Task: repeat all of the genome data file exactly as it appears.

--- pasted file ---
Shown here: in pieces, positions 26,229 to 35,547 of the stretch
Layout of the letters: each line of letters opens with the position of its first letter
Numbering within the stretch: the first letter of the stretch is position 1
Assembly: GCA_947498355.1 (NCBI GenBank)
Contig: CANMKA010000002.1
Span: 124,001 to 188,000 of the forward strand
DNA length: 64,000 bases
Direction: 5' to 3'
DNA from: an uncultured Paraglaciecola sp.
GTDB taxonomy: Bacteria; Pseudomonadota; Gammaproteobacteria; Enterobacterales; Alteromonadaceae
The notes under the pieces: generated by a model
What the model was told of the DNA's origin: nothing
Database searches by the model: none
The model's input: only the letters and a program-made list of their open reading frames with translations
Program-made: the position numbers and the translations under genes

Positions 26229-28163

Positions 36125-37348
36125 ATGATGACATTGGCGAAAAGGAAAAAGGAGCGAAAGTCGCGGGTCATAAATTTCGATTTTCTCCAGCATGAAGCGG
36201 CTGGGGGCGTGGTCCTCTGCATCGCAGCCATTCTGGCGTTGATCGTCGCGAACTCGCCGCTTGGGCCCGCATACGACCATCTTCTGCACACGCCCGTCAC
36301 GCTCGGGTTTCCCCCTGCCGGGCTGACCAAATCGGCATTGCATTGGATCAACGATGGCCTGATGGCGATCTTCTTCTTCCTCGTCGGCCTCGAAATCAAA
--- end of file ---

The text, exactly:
Shown here: in pieces, positions 26,229 to 35,547 of the stretch
Layout of the letters: each line of letters opens with the position of its first letter
Numbering within the stretch: the first letter of the stretch is position 1
Assembly: GCA_947498355.1 (NCBI GenBank)
Contig: CANMKA010000002.1
Span: 124,001 to 188,000 of the forward strand
DNA length: 64,000 bases
Direction: 5' to 3'
DNA from: an uncultured Paraglaciecola sp.
GTDB taxonomy: Bacteria; Pseudomonadota; Gammaproteobacteria; Enterobacterales; Alteromonadaceae
The notes under the pieces: generated by a model
What the model was told of the DNA's origin: nothing
Database searches by the model: none
The model's input: only the letters and a program-made list of their open reading frames with translations
Program-made: the position numbers and the translations under genes

Positions 26229-28163

Positions 36125-37348
36125 ATGATGACATTGGCGAAAAGGAAAAAGGAGCGAAAGTCGCGGGTCATAAATTTCGATTTTCTCCAGCATGAAGCGG
36201 CTGGGGGCGTGGTCCTCTGCATCGCAGCCATTCTGGCGTTGATCGTCGCGAACTCGCCGCTTGGGCCCGCATACGACCATCTTCTGCACACGCCCGTCAC
36301 GCTCGGGTTTCCCCCTGCCGGGCTGACCAAATCGGCATTGCATTGGATCAACGATGGCCTGATGGCGATCTTCTTCTTCCTCGTCGGCCTCGAAATCAAA